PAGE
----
Case Study

Freedom of Speech or Freedom from Hearing?


[Global Council of Advocates International]

In many democracies one can see a shift from freedom of speech towards a freedom from hearing or seeing things that are not liked by some.

Keywords: Freedom of speech, democracy, Islam, rule of law, hate speech


Trends and Pitfalls

Should the press be prohibited from publishing cartoons that may be offensive to Muslims? Should shop keepers refrain from saying „Merry Christmas”? Is it hate speech to express that practiced homosexuality is a sin according to the Bible? Is there a shift from freedom of expression towards a freedom from hearing or seeing things we don’t like? If so, democracy is in danger.

In October 2007 an advertisement in the Stockholm underground caused a national debate. The advertisement, sponsored by the Swedish Evangelical Alliance, promoted keeping the legal definition of marriage as being between one man and one woman. The ad simply said: „mum, dad, kids”. Prominent politicians called for a ban of such messages. They argued that the ad could be perceived as offensive to people who are single, divorced or gay. Some even labeled it „hate speech”.

The Mohammed cartoons published in the newspaper Jyllandsposten in Denmark clearly show that freedom of speech is an issue with global ramifications. Throughout the world Muslims started riots, imams issued fatwas, and there were boycotts and international diplomatic hard talk. There were demands, explicit and implicit, that freedom of speech / press should be restricted.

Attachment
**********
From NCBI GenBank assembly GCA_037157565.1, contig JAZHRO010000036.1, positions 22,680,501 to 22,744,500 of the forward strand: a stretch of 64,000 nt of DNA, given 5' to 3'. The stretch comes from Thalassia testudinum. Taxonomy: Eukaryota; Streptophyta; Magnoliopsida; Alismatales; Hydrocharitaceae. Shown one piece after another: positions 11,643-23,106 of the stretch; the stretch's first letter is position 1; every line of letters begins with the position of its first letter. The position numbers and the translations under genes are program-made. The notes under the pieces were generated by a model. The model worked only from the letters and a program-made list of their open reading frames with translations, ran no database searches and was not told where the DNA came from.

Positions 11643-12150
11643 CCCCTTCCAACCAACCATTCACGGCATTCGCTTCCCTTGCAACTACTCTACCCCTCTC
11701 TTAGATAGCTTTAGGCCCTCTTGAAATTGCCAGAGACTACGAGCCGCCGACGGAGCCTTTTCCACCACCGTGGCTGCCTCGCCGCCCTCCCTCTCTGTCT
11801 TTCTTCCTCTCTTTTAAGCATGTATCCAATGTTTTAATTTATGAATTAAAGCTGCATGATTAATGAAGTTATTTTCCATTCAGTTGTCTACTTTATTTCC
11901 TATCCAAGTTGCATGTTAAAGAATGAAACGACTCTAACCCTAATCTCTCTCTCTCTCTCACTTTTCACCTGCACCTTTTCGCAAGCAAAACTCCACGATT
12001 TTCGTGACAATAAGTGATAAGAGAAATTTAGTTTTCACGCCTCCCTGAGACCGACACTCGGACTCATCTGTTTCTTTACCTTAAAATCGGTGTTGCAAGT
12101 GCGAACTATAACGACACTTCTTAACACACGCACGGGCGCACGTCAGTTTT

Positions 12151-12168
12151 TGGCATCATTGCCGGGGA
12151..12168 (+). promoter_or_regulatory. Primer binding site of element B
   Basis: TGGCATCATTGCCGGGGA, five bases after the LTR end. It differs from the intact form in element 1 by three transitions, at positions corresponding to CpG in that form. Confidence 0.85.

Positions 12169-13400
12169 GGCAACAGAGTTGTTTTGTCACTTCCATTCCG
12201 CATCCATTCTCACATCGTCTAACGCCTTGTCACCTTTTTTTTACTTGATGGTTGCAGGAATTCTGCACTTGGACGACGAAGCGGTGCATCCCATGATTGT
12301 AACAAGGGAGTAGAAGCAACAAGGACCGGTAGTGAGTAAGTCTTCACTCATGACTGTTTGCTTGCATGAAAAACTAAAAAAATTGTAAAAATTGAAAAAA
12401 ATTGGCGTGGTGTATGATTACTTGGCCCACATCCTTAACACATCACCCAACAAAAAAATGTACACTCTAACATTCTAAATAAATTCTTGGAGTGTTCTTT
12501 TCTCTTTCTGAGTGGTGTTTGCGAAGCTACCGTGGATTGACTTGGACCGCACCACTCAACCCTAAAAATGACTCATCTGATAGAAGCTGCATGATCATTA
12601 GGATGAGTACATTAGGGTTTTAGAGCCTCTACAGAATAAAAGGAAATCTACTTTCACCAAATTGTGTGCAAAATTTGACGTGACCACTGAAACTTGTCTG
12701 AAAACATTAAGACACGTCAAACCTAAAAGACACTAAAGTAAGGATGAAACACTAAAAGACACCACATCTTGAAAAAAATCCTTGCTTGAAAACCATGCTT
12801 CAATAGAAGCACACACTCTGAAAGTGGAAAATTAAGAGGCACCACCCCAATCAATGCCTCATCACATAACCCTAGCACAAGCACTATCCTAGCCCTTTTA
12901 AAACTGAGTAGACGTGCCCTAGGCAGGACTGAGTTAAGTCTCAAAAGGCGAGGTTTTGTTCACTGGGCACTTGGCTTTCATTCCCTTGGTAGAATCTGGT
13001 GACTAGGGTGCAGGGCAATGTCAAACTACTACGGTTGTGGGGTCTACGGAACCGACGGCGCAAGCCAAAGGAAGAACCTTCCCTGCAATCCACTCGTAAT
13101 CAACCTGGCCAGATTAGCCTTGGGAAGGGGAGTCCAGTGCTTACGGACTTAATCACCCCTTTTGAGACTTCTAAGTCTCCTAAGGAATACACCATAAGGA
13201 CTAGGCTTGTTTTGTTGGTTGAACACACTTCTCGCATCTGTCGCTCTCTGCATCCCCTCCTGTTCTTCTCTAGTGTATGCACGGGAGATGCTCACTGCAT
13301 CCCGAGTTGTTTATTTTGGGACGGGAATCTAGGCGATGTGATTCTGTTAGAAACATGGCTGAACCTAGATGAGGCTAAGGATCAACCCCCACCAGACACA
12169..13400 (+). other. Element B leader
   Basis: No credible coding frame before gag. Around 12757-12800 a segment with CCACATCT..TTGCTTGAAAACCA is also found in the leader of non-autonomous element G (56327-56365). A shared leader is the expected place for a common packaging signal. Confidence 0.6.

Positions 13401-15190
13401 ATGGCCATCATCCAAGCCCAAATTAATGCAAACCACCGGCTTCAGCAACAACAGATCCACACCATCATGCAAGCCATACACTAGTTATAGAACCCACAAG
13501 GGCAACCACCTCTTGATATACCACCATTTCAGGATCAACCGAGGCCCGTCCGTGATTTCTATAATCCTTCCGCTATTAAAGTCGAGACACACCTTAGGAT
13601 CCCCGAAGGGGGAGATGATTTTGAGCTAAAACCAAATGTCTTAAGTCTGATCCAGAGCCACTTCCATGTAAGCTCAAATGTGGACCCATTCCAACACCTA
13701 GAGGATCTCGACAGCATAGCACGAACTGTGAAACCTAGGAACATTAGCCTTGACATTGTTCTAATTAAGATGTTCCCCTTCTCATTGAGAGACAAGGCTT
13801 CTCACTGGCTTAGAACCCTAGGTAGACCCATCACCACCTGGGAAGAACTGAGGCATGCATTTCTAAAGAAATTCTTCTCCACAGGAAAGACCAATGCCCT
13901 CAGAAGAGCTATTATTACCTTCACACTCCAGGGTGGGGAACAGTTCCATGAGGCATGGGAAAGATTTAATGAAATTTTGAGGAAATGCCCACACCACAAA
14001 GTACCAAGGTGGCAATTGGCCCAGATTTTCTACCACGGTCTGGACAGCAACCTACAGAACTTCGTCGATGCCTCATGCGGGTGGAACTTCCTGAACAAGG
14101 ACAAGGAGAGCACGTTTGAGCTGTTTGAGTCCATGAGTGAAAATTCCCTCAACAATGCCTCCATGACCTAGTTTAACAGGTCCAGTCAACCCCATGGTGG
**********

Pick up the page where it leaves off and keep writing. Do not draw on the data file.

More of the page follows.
Pastor Daniel Scot had to flee Pakistan because he was accused of blaspheming Islam, but ended up being charged with offending Muslims and Islam in democratic „Christian” Australia. There he made a comparative analysis of Islam and Christianity in a seminar in a church. For this Pastor Scot faced fines and jail time for refusing to publicly recant his religious stance. His case was processed in the Australian court systems for over five years. Eventually, in late June 2007, the Muslim Council in Victoria, Australia agreed to drop the charges against Pastor Scot. Three Australian states have laws which, in the name of tolerance, do not tolerate criticism – even perceived criticism – of Islam.